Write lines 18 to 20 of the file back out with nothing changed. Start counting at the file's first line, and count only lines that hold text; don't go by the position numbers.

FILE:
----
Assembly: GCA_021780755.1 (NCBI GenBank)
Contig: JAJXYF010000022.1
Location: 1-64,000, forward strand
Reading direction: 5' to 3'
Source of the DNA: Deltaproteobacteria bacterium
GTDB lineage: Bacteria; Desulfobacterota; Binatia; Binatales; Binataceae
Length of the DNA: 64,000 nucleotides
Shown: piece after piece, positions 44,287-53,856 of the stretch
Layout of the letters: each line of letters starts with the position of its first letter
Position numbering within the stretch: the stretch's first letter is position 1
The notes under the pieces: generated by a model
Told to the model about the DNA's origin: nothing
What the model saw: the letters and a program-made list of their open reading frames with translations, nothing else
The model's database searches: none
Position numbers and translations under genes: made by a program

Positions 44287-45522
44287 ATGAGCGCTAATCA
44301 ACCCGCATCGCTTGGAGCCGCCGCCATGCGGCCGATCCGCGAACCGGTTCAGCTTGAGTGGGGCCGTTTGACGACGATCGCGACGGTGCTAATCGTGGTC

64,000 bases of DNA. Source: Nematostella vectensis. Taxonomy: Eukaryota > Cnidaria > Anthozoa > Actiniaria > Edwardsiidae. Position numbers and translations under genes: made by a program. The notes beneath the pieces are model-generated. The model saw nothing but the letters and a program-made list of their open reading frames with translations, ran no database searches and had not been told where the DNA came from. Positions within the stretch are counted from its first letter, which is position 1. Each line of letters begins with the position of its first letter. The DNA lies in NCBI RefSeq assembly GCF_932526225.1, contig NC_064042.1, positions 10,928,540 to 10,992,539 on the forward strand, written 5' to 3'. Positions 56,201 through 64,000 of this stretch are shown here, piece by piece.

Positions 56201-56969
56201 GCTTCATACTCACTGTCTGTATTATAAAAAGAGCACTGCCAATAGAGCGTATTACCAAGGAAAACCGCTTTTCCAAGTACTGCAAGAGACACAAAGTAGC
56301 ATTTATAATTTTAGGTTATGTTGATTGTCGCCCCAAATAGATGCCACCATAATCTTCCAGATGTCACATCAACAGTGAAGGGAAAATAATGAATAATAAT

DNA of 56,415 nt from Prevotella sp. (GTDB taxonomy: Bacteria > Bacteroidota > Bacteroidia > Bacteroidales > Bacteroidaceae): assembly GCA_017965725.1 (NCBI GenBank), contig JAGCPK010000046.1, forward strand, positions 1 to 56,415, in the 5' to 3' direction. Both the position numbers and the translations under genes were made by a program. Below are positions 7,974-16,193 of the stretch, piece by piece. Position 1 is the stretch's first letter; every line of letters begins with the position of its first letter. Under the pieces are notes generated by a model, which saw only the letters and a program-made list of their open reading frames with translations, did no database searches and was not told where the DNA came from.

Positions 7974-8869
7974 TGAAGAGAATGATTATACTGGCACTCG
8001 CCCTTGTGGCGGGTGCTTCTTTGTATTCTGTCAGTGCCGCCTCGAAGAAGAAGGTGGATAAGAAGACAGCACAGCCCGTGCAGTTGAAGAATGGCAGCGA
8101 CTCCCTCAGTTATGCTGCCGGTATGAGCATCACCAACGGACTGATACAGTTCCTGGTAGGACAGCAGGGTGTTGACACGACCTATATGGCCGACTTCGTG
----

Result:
44301 ACCCGCATCGCTTGGAGCCGCCGCCATGCGGCCGATCCGCGAACCGGTTCAGCTTGAGTGGGGCCGTTTGACGACGATCGCGACGGTGCTAATCGTGGTC

64,000 bases of DNA. Source: Nematostella vectensis. Taxonomy: Eukaryota > Cnidaria > Anthozoa > Actiniaria > Edwardsiidae. Position numbers and translations under genes: made by a program. The notes beneath the pieces are model-generated. The model saw nothing but the letters and a program-made list of their open reading frames with translations, ran no database searches and had not been told where the DNA came from. Positions within the stretch are counted from its first letter, which is position 1. Each line of letters begins with the position of its first letter. The DNA lies in NCBI RefSeq assembly GCF_932526225.1, contig NC_064042.1, positions 10,928,540 to 10,992,539 on the forward strand, written 5' to 3'. Positions 56,201 through 64,000 of this stretch are shown here, piece by piece.

Positions 56201-56969